Thursday Tidbits –Prepositions of Time
Prepositions of time
Prepositions are always hard for language learners because they often do not translate well. When referring to time periods, in, on, and at are commonly used. Here is how the three prepositions are used:
At is used to refer to the most specific amounts of time, meaning it is used when referring to hours.
Examples: I have a meeting at 5:00 pm.
I have an appointment at 3:25pm.
On is less specific than at, and is used for days (Monday, Tuesday, etc.) and dates (December 9th).
Examples: My birthday is on the 22nd of August.
I always eat Chinese food on Friday.
In is the least specific and is used for any measure of time longer than a day, like weeks, months and years.
Examples: Christmas is in December.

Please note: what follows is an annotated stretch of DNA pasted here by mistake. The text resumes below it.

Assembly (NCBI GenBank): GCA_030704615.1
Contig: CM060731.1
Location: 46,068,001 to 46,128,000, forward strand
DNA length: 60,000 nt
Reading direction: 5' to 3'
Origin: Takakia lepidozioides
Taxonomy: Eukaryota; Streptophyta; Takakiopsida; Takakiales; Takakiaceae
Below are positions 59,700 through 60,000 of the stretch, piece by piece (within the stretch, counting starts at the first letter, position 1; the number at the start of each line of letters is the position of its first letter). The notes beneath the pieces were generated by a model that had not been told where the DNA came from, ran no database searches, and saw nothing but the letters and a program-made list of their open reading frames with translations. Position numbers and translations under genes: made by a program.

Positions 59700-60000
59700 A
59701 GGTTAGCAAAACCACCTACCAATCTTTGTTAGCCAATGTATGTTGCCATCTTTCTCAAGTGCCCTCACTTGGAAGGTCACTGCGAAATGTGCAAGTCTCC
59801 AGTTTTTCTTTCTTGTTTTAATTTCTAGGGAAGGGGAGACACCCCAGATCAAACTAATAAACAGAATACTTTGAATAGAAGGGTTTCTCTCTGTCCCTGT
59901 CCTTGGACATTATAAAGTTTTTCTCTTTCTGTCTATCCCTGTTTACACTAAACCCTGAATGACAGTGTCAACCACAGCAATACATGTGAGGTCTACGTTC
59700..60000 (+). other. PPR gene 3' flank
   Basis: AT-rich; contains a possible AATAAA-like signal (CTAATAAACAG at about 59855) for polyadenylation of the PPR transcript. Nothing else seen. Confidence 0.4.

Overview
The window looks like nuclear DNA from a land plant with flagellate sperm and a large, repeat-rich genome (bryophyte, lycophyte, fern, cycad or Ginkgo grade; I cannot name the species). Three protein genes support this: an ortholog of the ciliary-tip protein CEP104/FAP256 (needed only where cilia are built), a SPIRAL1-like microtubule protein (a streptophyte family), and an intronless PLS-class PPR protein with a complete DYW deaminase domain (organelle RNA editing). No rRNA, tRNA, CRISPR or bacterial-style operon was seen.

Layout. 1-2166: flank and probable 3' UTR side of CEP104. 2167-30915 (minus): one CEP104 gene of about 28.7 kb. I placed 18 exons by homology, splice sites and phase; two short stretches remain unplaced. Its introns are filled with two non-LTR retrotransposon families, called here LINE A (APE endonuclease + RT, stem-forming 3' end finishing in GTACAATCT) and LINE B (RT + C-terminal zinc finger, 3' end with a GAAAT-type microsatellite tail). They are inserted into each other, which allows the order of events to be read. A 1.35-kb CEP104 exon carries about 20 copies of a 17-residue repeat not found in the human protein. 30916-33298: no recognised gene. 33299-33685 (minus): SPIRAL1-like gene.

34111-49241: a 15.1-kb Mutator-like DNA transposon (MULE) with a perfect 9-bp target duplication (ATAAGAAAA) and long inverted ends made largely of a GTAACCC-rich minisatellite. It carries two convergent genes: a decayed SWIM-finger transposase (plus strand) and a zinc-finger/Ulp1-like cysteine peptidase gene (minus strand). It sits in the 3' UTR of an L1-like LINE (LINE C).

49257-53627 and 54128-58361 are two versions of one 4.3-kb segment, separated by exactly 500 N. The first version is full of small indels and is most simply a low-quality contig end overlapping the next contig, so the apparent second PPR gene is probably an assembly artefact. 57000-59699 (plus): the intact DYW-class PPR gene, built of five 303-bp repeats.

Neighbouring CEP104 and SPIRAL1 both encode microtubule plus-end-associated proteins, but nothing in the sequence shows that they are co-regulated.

Some people think the world will end in 2012.
Incorrect: I have a vacation on December.
Explanation: For any time period over a day we use in.
Correct: I have a vacation in December.
Incorrect: She eats at the afternoon.
Explanation: Even though afternoon, morning, and evening are specific times of day, in is used.
Correct: She eats in the afternoon.
- My next doctor’s appointment is (in/on/at) November 22nd.
- (In/on/at) Sunday many people go to church.
- I am seeing The Lion King (in/on/at) 3:30.
- Sally normally flies to Panama (in/on/at) November.
- Laura always eats lunch (in/on/at) 12:30.
Answers to last week’s Check Yourself
- (Though/Although/Even though) you were late Ms.President, the meeting started on time.
- I don’t eat meat. I eat fish (though/although/even though).
- (Though/Although/Even though) you can be crude, I can’t stay mad at my brother.
- (Though/Although/Even though) the plane ride was almost a full day long, I enjoyed it.
- (Though/Although/Even though) plastic can be recycled, it cannot be recycled indefinitely.